The project secures legal electricity connection in Gujarati slums. Started in 2001 with a few pilot households, it has created the basis for a full electrification of Gujarati slums with more than 200,000 new connections. Project stakeholders worked jointly to overcome administrative and economic barriers.
The project objective is the extension of legal electricity services in Gujarati slums. Starting in 2001 as a small project to connect 700 households in 5 slums of Ahmedabad, by 2008 the impact was measurable in 710 slums electrified with over 200,000 legal connections opened. Two local NGOs, the Ahmedabad Municipality and the Ahmedabad Electricity Company (EAC) were the main project stakeholders. Initially the project was funded by USAID. In 2004 the financial support of the donor was over and AEC carried on the efforts to extend connections in slums. The project focused on the ways to overcome main barriers impeding people to get a legal connection: - High initial cost. The project worked to establish a bank credit system and convinced EAC to dilute the initial cost into 12 installments. EAC was also asked to offer a monthly payment option in addition to the standard bi-monthly bill. Energy efficiency campaigns were run to help customers to reduce their bill. - Lack of legal status of potential customers. People living in slums did not have the legal status to apply for electricity services. Electricity connection was linked to proof of residence and house building permission. Ahmedabad Municipality introduced special connection procedures for urban poor. - Lack of trust between people and the electricity company. Educational and awareness campaigns were run to increase the trust between communities and the electricity company that historically step away from slum areas.
Over 200,000 households in Gujarati slums
Electricity brought comfort and safety in 200,000 slum households and resulted in overall improved quality of life. This helped increase the productivity level of residents with a positive impact on their health. Electrification enabled a more comfortable environment for children to study and families to live in, it allowed access to various electrical appliances. AEC records a reduced number of incidents from electricity theft and a remarkable reduction of non-technical losses. This persuaded AEC to support slum connection beyond the pilot project. AEC registered an increase of sales of 200% in the project area. To reduce service costs, cheaper meters were developed and an easier procedure for meter reading introduced. Supplying electricity to people ‘below the poverty line’ resulted in new policy challenges. The Electricity Regulatory Commission introduced in 2010 a specific scheme for families below poverty line based on a block tariff with reduced cost for small consumers.
The project is a good example of partnership among different stakeholders: electricity company, municipal Government and NGOs. The project improved the policy framework and helped removing administrative, economic and behavioral barriers to make it economically possible to provide electricity services in the slums. The business model consists in introducing specific administrative and tariff options for the most needy to include them in the conventional activities of the electricity company.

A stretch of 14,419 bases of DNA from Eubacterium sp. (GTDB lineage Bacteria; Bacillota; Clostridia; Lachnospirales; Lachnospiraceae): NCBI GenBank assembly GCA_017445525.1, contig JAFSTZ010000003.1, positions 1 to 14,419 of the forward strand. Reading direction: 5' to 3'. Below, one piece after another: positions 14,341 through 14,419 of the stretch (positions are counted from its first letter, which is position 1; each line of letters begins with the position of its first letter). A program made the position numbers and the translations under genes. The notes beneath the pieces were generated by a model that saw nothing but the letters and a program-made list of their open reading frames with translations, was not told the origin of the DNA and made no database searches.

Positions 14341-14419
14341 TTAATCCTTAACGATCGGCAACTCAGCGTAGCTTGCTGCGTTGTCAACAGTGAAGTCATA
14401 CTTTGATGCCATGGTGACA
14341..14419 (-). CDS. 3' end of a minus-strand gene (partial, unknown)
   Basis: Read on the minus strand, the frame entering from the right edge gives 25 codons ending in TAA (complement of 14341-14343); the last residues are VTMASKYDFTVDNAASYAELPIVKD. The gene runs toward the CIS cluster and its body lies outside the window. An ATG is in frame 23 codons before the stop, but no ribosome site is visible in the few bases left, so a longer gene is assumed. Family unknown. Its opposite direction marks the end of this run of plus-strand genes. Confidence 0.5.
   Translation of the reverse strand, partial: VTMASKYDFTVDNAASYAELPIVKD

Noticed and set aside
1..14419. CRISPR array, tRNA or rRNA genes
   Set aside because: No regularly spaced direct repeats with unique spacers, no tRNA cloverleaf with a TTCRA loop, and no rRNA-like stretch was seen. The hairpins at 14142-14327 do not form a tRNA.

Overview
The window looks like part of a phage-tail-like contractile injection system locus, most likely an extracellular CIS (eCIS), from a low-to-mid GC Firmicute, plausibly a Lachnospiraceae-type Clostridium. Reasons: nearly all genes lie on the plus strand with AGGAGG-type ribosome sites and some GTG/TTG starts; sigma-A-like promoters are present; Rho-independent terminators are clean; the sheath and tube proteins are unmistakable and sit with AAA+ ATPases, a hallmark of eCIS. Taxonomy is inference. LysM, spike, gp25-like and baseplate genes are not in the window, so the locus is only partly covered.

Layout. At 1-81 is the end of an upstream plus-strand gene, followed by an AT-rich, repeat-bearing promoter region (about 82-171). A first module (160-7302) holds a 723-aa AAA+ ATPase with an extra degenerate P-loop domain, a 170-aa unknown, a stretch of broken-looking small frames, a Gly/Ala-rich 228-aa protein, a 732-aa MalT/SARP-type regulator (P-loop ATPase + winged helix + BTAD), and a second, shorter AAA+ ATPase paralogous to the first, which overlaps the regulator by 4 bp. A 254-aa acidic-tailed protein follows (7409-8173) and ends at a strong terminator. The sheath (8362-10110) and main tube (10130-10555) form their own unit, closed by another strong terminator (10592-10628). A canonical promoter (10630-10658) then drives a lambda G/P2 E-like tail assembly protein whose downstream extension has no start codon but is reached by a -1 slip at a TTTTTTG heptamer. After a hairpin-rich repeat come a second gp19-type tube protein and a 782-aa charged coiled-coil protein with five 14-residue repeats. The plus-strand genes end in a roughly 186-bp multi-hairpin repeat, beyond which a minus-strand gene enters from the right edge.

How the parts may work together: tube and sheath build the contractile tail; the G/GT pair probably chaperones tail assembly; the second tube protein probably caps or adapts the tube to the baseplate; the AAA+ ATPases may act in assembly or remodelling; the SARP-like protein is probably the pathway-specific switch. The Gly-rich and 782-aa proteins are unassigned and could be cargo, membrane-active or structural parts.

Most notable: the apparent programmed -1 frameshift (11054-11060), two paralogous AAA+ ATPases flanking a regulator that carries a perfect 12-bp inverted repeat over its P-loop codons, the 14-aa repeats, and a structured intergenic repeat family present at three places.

The project went beyond its specific results to embrace a wider vision. The original plan was to pay for new connections but during implementation it became clear this was only a component of a more complex picture. For a larger impact it was necessary to work on credit opportunities, connection options and the legal status of slum dwellers. Negotiation with stakeholders and reciprocal understanding became the relevant project target rather than 700 connections. Luck of trust between slum dwellers and the company was an emerging issue and educational campaigns had to be organized. Energy efficiency measures were introduced to reduce costs and make legal connections a practicable option.
What had started as a small scale project has become a successful story to be considered as a best practice for urban connections. The Gujarat example serves as a good definition of the term “scaling-up”. When the USAID grant period ended, the electrification program continued. The role of the NGOs gradually diminished as the electricity company took charge of the program. The scaling up of slum electrification was possible due to the commitment of AEC to extend services, given the favorable changes emerged. AEC and the Municipality modified electricity access requirements and billing procedures at policy and company level and not uniquely for the project purpose. The project offers a methodology to work with the urban poor that may be replicated in other contexts. The barriers identified here are found in many other slums in India and elsewhere. Other cities in India and Africa are studying the Gujarati example as a best practice. Mumbai and New Delhi are working on a similar approach.
One relevant result of the project was the capacity to overcome the reluctance of AEC to extend electricity services in urban slums. Once the company got committed to the challenge it started to be proactive. Normal connection rates used to range between 91 and 136 $ whereas a slum dwellers ability to pay analysis suggested a much lower level. During the pilot phase the donor supported connection costs, paying AEC the difference above 49 $. Later the company changed the meter type installing a lower price, outdoor model, with the additional advantage of reducing meter installation and reading costs. The cost of connection was reduced to 56 $. The success of the strategy persuaded the Government to introduce a discounted connection at 38 $ for the most needy and the company to offer the option of an upfront payment of 12 $ and the remaining cost in 10 monthly installments.
Ahmedabad electricity company (AEC) (Private sector)